IAA Wealth Management

1031 DST Exchange Advisors

How a Delaware Statutory Trust (DST) can protect your 1031 Exchange.

When most people think of a Delaware Statutory Trust (DST) in a 1031 Exchange, they see it as a way to completely exit the day-to-day management of real estate ownership and transition to a passive fractional owner. Beyond the benefits of potential diversification and capital gains deferrals, DSTs can be a useful tool for traditional 1031 Exchanges when used in the following ways:


1. A place for excess proceeds:


In many 1031 Exchanges, investors are not looking to replace their investment property with another of the exact same value. For example, when owners are looking to downsize their business footprint, they often downsize into a smaller property rather than reconfiguring and renting out the extra space in their current building. It can be difficult to find an additional property worth the exact amount of excess funds not being used to buy the new location from the sale of the original property. A DST can be tailored to the exact amount needed to replace the excess proceeds while generating a passive income stream and avoiding the added burden of managing a secondary property.



2. A 1031 Exchange back-up plan:


Real estate transactions fall apart all the time for a number of different reasons; negative findings from pre-close inspections, seller remorse, restrictive contingencies and lack of negotiability, to name just a few. Unfortunately, the tax code sets a very specific timeline in which a 1031 Exchange must be complete. If the closing on an identified replacement property falls through when nearing the end of the 180-day period, it can put the whole exchange in jeopardy. Identifying a DST as a back-up property is an excellent way to insulate the exchange and close escrow in as little as one to three days while satisfying the 1031 Exchange rules.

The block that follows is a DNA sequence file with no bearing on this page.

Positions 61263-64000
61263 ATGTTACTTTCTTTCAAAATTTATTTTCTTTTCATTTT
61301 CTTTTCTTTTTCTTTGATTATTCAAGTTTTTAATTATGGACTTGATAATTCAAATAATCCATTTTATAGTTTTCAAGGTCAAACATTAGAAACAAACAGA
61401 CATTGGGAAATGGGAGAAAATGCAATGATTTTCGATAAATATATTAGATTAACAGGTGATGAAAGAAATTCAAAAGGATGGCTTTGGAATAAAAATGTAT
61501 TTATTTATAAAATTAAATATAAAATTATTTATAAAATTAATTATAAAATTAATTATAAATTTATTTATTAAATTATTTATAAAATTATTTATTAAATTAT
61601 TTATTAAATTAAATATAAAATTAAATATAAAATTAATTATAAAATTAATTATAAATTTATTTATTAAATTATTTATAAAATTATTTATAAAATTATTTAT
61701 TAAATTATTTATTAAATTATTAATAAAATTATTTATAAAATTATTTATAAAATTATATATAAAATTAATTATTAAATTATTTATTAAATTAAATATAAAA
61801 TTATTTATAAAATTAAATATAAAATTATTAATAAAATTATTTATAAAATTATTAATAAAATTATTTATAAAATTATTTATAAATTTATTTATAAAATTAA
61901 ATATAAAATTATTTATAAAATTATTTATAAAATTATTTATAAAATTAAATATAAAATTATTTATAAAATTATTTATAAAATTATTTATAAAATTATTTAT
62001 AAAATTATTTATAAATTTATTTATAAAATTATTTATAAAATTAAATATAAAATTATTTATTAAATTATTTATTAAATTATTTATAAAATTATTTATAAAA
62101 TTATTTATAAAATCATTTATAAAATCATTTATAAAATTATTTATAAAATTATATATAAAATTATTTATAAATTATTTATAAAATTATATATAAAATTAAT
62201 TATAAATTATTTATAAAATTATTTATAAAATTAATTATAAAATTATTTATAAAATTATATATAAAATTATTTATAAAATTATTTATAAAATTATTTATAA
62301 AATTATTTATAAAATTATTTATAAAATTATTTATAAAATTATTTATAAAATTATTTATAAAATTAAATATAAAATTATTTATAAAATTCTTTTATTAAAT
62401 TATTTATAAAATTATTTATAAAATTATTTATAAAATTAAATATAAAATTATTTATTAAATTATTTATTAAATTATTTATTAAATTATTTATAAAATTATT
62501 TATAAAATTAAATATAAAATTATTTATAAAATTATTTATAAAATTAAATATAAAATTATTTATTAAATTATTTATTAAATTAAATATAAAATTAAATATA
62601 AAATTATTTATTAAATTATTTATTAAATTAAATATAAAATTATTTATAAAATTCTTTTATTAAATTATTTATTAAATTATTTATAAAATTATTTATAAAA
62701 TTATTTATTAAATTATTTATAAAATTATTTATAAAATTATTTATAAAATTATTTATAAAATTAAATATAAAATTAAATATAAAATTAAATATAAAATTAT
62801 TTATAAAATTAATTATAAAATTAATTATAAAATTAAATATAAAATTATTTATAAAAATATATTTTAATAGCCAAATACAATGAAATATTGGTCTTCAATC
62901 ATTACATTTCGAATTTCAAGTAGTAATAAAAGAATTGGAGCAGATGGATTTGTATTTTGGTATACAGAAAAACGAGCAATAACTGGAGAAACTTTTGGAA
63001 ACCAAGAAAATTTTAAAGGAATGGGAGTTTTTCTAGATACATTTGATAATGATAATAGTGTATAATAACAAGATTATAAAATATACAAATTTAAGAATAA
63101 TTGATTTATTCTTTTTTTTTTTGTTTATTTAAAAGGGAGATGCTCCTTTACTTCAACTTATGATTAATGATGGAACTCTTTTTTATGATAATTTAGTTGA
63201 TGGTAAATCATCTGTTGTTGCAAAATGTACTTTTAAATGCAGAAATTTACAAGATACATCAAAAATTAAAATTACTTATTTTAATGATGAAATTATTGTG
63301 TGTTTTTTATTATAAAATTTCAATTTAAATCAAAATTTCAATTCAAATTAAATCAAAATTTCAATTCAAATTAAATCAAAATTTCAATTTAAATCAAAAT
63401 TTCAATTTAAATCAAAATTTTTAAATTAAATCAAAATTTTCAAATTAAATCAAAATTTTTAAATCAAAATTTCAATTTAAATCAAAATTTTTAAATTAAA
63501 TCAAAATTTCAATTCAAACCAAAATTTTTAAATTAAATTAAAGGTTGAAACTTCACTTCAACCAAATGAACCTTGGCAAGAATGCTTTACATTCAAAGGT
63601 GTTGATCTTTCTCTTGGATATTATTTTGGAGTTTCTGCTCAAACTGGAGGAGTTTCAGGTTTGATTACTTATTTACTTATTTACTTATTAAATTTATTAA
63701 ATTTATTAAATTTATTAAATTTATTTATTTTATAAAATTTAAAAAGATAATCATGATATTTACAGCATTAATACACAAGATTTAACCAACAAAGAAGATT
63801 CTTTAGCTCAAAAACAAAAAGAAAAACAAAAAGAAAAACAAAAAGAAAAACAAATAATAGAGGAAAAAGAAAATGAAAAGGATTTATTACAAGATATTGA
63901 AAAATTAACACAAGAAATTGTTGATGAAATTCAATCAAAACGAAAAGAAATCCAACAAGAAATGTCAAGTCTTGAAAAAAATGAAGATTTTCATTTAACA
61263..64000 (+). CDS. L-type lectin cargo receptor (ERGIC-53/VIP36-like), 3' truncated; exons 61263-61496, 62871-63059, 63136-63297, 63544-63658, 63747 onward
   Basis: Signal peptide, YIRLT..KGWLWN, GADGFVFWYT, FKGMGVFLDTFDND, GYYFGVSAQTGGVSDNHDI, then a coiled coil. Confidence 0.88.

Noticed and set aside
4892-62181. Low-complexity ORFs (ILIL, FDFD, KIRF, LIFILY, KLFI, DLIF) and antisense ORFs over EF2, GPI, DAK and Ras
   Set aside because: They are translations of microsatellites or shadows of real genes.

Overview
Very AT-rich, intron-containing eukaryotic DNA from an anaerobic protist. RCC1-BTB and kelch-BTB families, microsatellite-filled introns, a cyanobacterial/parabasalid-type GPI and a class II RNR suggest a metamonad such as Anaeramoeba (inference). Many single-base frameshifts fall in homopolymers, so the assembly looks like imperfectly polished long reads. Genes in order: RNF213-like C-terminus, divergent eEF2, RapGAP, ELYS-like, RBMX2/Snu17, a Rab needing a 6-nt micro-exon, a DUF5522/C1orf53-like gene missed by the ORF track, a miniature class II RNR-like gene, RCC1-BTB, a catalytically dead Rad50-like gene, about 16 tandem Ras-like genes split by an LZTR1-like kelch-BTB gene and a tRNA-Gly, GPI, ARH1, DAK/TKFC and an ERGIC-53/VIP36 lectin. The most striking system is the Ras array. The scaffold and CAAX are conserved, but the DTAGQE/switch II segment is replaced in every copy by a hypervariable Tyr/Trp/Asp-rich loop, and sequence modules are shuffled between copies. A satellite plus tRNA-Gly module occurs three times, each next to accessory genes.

While many accountants and attorneys know about and utilize 1031 Exchanges, the number that understand or even know about DSTs is far fewer. Because DSTs must be sold by a licensed broker, it’s important to work with a Financial Advisor that is experienced with the strategy and DST-sponsors in order to properly review and identify how DSTs fit in your real estate investment portfolio. Delaware Statutory Trusts are a powerful tool that are widely underutilized by real estate investors, and when used properly can enhance the already beneficial 1031 Exchange strategy.


Securities offered through registered representatives of International Assets Advisory, LLC, Member FINRA / SIPC. This material does not constitute an offer to sell nor a solicitation of an offer to buy any security. This material is not intended as tax or legal advice, IRC Section 1031, IRC Section 1033, and IRC Section 721 are complex tax codes, therefore, you should consult your tax and legal professional for details regarding your situation. DST 1031 properties are only available to accredited investors (generally described as having a net worth of over $1 million dollars exclusive of primary residence) and accredited entities only (generally described as an entity owned entirely by accredited individuals and/or an entity with gross assets of greater than $5 million dollars). If you are unsure if you are an accredited investor and/or an accredited entity please verify with your CPA and Attorney prior to considering an investment. There are material risks associated with investing in real estate, Delaware Statutory Trust (DST) and 1031 Exchange properties. These include, but are not limited to, tenant vacancies; declining market values; potential loss of entire investment principal; that past performance is not a guarantee of future results; that potential cash flow, potential returns, and potential appreciation are not guaranteed in any way; adverse tax consequences and that real estate is typically an illiquid investment. Please read carefully the Memorandum and/or investment prospectus in its entirety before making an investment decision. Please pay careful attention to the “Risk” section of the PPM/Prospectus. Apvl 11152018-04

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